Editorial guest blog by Philip J Reed, on behalf of Westwood College.
Too many businesses make the mistake of dismissing web accessibility as irrelevant, but the assumption that accessibility issues concern only a small segment of would-be customers is a potentially profit-damaging misstep.
Taking web accessibility seriously can save your business from major problems, some that possibly haven’t even occurred to you. What’s more, it can save you time and money, two things any business owner could always use more of. After all, by designing an adequately accessible website, you will not have to make a special effort to provide materials to disabled clients or customers in different formats, such as in physical large-print, or Braille.
Additionally, accessible websites make it easier for those clients or customers to place their order with you. While you may have been happy to provide those individuals with special service, the fact may be that they don’t ask you for that opportunity; they may simply find your interface unusable, and begin to look elsewhere. You don’t want that to happen, and here are five additional reasons your business should take web accessibility seriously.
- Customer Loyalty. If any user, disabled or not, finds your site slow, confusing or hard to navigate, you’ve just lost a potential customer. Web users have millions of sites to choose from, and they aren’t willing to find out if yours is worth the wait while your high-bandwidth images struggle to load. Even worse, if your site only functions well on one browser, you may have just lost a large share of web users, consumers who will make the switch to a competitor rather than deal with an inferior experience.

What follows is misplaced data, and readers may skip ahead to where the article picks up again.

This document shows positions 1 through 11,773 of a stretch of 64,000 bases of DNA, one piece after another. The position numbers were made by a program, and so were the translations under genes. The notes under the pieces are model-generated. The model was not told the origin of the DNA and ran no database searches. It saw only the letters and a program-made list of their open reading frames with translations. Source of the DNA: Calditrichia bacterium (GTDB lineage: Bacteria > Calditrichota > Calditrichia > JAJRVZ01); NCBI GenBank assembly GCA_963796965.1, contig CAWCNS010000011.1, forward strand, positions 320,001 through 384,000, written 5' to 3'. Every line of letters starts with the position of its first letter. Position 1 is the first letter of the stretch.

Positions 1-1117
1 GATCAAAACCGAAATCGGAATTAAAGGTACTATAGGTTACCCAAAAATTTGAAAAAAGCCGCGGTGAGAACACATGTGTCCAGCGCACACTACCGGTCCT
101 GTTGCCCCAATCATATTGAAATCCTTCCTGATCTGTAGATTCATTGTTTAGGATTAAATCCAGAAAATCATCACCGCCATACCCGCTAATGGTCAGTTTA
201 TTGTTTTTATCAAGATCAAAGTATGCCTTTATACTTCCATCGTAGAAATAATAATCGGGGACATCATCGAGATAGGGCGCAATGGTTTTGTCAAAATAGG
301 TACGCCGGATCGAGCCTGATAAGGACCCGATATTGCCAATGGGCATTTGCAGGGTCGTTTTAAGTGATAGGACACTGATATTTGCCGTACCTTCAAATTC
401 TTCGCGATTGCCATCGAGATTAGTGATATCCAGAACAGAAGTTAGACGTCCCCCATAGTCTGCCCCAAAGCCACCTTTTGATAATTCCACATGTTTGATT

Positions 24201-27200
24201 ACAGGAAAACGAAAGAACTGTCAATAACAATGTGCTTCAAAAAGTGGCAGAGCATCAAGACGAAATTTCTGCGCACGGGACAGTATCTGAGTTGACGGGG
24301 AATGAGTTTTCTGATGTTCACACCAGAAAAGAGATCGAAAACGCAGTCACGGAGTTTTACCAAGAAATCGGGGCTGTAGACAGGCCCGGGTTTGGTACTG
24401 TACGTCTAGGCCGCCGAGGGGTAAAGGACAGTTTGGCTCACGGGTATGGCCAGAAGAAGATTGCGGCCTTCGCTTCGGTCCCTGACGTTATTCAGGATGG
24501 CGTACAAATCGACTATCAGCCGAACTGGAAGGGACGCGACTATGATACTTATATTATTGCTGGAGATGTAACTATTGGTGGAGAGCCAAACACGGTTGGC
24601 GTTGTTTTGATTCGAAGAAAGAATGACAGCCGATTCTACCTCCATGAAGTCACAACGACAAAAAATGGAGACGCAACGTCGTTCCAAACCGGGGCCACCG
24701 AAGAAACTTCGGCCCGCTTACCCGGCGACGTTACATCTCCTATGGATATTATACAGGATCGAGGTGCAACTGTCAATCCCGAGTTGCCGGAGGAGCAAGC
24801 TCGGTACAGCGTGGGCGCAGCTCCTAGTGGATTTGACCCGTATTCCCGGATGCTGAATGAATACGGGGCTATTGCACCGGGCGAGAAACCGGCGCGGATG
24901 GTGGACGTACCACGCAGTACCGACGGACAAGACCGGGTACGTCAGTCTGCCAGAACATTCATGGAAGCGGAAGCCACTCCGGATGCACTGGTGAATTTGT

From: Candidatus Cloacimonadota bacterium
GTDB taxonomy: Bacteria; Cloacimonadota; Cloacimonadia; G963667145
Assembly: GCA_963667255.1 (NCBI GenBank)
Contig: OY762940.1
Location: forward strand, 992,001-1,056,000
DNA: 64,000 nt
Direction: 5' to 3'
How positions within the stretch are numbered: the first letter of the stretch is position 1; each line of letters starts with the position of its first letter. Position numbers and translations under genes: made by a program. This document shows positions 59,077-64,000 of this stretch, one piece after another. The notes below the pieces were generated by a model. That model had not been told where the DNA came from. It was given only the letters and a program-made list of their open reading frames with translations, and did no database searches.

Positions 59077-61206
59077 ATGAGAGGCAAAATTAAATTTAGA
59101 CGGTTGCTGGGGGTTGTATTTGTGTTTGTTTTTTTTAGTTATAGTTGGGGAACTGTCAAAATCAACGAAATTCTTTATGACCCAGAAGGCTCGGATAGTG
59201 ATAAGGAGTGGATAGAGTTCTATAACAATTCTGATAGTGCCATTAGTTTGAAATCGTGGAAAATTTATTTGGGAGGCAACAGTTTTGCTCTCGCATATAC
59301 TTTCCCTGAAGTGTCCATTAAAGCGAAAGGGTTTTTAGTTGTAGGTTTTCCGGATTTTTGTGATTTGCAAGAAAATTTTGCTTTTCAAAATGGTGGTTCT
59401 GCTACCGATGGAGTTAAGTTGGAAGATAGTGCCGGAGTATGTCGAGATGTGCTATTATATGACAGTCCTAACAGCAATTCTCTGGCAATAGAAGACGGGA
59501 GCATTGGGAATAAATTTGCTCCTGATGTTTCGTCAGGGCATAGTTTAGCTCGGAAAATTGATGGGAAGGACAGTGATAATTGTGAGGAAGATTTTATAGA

- Credibility. By ensuring your site accommodates and satisfies users of all levels of ability and access you’ll establish and build the one currency that means the most in the business world— credibility. If a consumer knows they can come to your site and easily navigate pages, forms and links, they’re much more likely to return, refer others, and speak well of your brand in general.
- Staying Ahead. In the digital world, being even one step behind current technology makes you a dinosaur. Working to create the most accessible site will ensure that you stay at the forefront of your industry, and empower your consumer to feel in control of their web experience. If re-coding your forms or updating your graphics seems daunting, remember that programs at local or online IT schools can easily get you up to speed on any tech tricks necessary to avoid accessibility issues and revamp an outdated site format.
- Progress. Web accessibility can be a moving target, but the consistent self-evaluation necessary to keep your site accessible for any user will benefit your business as a whole. Business awareness and accommodation of individual needs and desires was the top concern for 83% of consumers in a 2010 Experian poll, and you’ll be a go-to guy for these customers if you keep accessibility at the top of the list of priorities.
- Lawsuits. Web accessibility traditionally refers to site accommodation of users with visual, cognitive, auditory or physical disabilities. Sites that fail to feature alternative descriptions for images, transcription for videos, and the appropriate HTML code that makes the site usable by keyboard-only, screen reader and other users of adaptive technology, set themselves up to not only alienate disabled consumers, but also to invoke lawsuits for failure to comply with accessibility standards. Check state and national law and policy to avoid leaving your site exposed to legal action. In the U.S., if your website is even partially federally funded, it must comply with Section 508, so make sure you’re well familiar with it, and in full compliance.
As time goes on, web accessibility will only become more of an urgent issue. If you build accessibility into your plan from the beginning, you won’t always have to be playing catch up. And if you’re playing catch up, well, make sure you get to work!
For further reading and information, please see this overview assembled by W3C.